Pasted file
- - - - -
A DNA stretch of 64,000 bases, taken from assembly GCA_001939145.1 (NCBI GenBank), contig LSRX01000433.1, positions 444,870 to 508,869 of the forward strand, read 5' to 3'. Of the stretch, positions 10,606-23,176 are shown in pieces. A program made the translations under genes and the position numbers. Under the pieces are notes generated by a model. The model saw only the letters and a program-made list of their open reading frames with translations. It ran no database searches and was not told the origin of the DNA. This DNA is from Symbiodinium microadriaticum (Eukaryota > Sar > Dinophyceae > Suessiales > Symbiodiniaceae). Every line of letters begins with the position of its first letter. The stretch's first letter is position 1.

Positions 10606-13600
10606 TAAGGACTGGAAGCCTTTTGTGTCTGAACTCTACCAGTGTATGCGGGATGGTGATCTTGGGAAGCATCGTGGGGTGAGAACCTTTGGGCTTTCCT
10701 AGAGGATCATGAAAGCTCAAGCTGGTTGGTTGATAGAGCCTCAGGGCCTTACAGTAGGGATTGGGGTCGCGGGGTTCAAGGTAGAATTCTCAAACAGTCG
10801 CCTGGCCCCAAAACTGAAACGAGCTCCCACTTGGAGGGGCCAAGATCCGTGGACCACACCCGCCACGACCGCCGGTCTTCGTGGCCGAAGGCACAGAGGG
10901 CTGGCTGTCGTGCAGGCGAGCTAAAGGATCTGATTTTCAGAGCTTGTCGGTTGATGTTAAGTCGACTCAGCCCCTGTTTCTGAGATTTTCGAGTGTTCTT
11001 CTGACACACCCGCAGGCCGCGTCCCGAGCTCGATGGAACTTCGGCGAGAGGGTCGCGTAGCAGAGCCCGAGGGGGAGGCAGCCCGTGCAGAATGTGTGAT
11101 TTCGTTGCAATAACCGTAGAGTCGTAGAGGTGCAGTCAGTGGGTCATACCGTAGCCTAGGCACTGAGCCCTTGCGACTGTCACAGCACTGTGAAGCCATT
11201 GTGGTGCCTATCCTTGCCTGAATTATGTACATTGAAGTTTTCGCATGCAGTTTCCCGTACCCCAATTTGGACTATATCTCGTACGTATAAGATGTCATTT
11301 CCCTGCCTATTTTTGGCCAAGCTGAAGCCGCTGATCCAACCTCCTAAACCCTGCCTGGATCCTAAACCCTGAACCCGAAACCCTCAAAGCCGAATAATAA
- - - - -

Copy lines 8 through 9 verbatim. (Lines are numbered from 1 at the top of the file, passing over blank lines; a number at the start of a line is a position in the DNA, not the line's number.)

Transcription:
11101 TTCGTTGCAATAACCGTAGAGTCGTAGAGGTGCAGTCAGTGGGTCATACCGTAGCCTAGGCACTGAGCCCTTGCGACTGTCACAGCACTGTGAAGCCATT
11201 GTGGTGCCTATCCTTGCCTGAATTATGTACATTGAAGTTTTCGCATGCAGTTTCCCGTACCCCAATTTGGACTATATCTCGTACGTATAAGATGTCATTT